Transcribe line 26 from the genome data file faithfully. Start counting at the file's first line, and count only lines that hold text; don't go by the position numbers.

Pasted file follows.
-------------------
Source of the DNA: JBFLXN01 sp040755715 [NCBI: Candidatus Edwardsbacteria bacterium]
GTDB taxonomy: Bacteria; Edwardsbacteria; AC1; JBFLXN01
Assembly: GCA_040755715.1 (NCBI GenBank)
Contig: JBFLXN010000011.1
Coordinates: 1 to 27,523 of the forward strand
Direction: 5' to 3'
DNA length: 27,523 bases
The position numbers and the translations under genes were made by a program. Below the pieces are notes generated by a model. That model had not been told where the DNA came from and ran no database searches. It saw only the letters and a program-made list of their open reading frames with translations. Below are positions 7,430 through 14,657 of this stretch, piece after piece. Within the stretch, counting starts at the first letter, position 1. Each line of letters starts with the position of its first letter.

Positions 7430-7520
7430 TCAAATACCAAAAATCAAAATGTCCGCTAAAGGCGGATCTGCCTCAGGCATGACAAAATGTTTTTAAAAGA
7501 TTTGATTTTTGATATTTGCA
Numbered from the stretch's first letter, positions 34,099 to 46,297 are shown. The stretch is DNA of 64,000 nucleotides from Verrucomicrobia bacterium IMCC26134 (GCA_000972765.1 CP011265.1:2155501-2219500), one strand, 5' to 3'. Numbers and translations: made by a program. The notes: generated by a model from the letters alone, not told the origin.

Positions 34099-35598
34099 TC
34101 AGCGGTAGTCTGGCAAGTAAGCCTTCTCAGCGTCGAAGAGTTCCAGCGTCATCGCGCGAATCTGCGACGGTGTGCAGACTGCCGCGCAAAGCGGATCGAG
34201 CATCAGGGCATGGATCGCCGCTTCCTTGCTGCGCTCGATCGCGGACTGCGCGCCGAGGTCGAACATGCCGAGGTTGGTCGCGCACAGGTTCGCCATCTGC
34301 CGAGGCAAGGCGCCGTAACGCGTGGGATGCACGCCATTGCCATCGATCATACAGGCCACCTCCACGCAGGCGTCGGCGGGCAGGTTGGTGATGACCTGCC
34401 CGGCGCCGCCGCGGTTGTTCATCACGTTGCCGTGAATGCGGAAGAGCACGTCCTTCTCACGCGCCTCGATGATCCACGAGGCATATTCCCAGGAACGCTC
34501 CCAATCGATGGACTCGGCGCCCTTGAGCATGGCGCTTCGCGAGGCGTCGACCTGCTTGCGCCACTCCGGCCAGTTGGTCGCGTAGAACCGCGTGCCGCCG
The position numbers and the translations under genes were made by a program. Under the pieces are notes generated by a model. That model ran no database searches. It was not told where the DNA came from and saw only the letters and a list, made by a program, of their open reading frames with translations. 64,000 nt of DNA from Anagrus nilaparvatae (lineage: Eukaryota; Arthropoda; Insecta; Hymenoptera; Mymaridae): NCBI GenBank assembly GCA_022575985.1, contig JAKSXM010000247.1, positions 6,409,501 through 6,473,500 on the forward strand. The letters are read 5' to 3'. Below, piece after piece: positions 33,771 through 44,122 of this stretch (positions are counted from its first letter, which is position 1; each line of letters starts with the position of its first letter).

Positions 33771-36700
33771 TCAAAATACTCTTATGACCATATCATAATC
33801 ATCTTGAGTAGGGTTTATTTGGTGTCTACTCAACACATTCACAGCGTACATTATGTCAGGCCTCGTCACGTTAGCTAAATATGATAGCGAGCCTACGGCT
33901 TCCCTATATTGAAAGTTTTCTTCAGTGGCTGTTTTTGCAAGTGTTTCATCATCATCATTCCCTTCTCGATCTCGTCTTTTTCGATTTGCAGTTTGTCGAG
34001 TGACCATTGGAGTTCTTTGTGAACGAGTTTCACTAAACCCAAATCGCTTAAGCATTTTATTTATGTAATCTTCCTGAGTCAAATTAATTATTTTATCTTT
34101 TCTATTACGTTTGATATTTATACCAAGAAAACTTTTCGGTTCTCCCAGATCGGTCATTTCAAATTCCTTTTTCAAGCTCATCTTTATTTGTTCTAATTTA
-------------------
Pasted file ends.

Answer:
34101 TCTATTACGTTTGATATTTATACCAAGAAAACTTTTCGGTTCTCCCAGATCGGTCATTTCAAATTCCTTTTTCAAGCTCATCTTTATTTGTTCTAATTTA